Willie Lang

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MRSH

Supporting Member
The death has been reported of the legend that is Willie Lang (courtesy 4barsrest)

I never met the guy but my wife (Aardvark) was taught by him at the London College of Music for the three years of her degree. By all her accounts he was a gentleman and a stunning player even in his later years. The stories he came out with were worth listening to at every lesson.

He was a very modest man that truly can say that he has "been there, done that".

RIP.
 
Sad news indeed.
I had the privilege of meeting him on a few banding occasions during my time at Black Dyke and he certainly was a gentleman.
I remember especially the British Bandsman centenary concert at the Free Trade Hall,Manchester in 1987 when Dyke accompanied Willie,Maurice Murphy,Jim Shepherd and Phillip McCann in a piece composed by Elgar Howarth.
Let's not forget that in addition to his banding achievements he graced the ranks of the LSO for numerous years.
In an era of over hyped,self publicity seeking "superstars" it is timely to remember a true legend.
 

KMJ Recordings

Supporting Member
Sandy Smith said:
I remember especially the British Bandsman centenary concert at the Free Trade Hall,Manchester in 1987 when Dyke accompanied Willie,Maurice Murphy,Jim Shepherd and Phillip McCann in a piece composed by Elgar Howarth.
Indeed - I also played on that concert, and it was a great honour to witness them all performing "Legends" together.
 

Brian Bowen

Active Member
I was present some years ago at a recording session in London's Kingsway Hall when Willie Lang was deputizing with the LPO. During session breaks he was surrounded by the other brass players to hear his story-telling. I guess he was a real character in the orchestral world, too.
 

Anno Draconis

Well-Known Member
KMJ Recordings said:
Indeed - I also played on that concert, and it was a great honour to witness them all performing "Legends" together.
I was in the audience, and despite being (AFAIK) the oldest player on stage, Lang more than held his own with Shepherd, McCann and Murphy, as well as arguably the finest ever Dyke line-up at the height of their powers. A fine musician, superb cornet player and trumpeter, and by all accounts a really nice bloke too.
 

Bass Trumpet

Active Member
A true character of the banding and orchestral world. Some of the Lang anecdotes are still circulating the profession many years after his retirement. And there are still some music stands at Henry Wood Hall (where the LSO used to rehearse before the Barbican was built) with black marks where he left his fag burning!

A great character and a brilliant player. He will be sadly missed.
 
I remember hearing The Planets at The Barbican (1984ish), the brass section was awesome, Maurice Murphy was on Principal Trumpet, and Willie Lang on 4th. Brass at its best.
 
U

Unregistered

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David Read

1st Position said:
I remember hearing The Planets at The Barbican (1984ish), the brass section was awesome, Maurice Murphy was on Principal Trumpet, and Willie Lang on 4th. Brass at its best.
I was saddened to hear of the passing of Willie Lang, he was a great artist.During the immediate post war period he was an inspiration to all young cornet players of my generation.I was extremely fortunate to have sat next to him in one or two massed band concerts during my early days with Carlton Main Frickley Colliery Band and I have never forgotten the wonderful sound that he produced,I know that I was at an impressionable age but I have never heard better.Later in life and while he was the Principal Trumpet of the LSO I had lessons from him and it was he that encouraged me to enter the Solo Championships of Gt. Britain. I shall ever be grateful to him for his encouragement and kindness at that time.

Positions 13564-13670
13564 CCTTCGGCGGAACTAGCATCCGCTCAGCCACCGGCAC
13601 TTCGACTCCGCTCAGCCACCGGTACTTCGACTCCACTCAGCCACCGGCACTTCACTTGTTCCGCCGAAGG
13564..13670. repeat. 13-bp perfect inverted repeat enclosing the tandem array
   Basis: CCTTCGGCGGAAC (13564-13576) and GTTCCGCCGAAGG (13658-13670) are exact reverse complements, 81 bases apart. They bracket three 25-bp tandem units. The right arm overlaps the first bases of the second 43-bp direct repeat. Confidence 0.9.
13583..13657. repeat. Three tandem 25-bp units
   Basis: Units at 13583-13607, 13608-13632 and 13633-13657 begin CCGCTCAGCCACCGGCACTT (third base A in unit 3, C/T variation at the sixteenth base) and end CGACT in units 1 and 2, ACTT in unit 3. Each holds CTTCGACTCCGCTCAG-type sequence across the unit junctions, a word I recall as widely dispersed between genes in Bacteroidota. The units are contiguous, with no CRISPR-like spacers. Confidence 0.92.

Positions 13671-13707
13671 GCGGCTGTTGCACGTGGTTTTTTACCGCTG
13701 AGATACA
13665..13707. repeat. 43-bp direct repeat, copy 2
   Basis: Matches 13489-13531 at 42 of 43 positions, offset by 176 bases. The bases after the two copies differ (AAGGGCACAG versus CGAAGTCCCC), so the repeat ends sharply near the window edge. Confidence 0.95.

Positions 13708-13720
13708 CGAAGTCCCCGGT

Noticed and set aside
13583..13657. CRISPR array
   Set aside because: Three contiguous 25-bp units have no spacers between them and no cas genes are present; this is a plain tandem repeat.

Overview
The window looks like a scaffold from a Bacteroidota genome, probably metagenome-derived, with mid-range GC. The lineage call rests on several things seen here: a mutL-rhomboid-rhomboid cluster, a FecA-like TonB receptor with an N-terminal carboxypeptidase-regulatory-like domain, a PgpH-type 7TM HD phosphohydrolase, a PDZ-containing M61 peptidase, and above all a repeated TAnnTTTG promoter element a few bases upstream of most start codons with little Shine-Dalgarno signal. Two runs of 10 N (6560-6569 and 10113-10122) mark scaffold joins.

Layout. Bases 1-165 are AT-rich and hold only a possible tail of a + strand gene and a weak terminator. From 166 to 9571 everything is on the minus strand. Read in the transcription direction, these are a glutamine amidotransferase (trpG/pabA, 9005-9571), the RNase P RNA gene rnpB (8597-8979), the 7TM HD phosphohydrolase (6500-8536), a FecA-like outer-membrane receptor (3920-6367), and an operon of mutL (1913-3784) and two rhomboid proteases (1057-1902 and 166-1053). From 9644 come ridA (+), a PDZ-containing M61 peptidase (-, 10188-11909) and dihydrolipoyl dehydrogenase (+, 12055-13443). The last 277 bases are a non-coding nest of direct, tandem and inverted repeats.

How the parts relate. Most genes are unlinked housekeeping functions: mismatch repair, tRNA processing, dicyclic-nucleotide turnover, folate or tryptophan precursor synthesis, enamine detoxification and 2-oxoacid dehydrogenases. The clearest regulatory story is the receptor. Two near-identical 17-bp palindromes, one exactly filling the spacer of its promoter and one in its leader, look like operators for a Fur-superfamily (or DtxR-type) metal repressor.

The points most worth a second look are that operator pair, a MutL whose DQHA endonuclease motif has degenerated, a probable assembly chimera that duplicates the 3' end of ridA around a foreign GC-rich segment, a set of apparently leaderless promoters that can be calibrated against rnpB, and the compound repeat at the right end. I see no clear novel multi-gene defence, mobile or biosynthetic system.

ronnie_the_lizard

Active Member
In '86 I was a nervous teenager attending my first NYBBW course.
I was late, after playing for Llanrug youth at the Eisteddfod, and arrived at Aberytswyth station to face a long queue for the taxi rank.
A small, wizened figure approached, and rightly assuming I was heading for NYBBW, offered me a place in his minicab. I gratefully accepted and with Rodney Newton in the front, the old guy and I squeezed into the back seat squashed under my Eb bass.

As the driver moved off, squeezing us together uncomfortably under my Tuba, the old man turned to me and said.........
...... "By the way, my name's Wille.........Willie Lang......."

I will never forget that moment, and would like to add my support to the others that know that Willie wasn't just a musical legend, he was a gentleman and a self effacing promotor of brass musicianship.

I wish more professionals of his like were around. #

Break a leg Willie.

Ron
 
ronnie_the_lizard said:
As the driver moved off, squeezing us together uncomfortably under my Tuba, the old man turned to me and said.........
...... "By the way, my name's Wille.........Willie Lang......."

I will never forget that moment, and would like to add my support to the others that know that Willie wasn't just a musical legend, he was a gentleman and a self effacing promotor of brass musicianship.

I wish more professionals of his like were around. #

Break a leg Willie.

Ron
I was extremely fortunate to be tutoring the cornets with Willie on that course and have a photo of us playing duets in the staffroom. I would confirm everything you said about him, he was a true gentleman.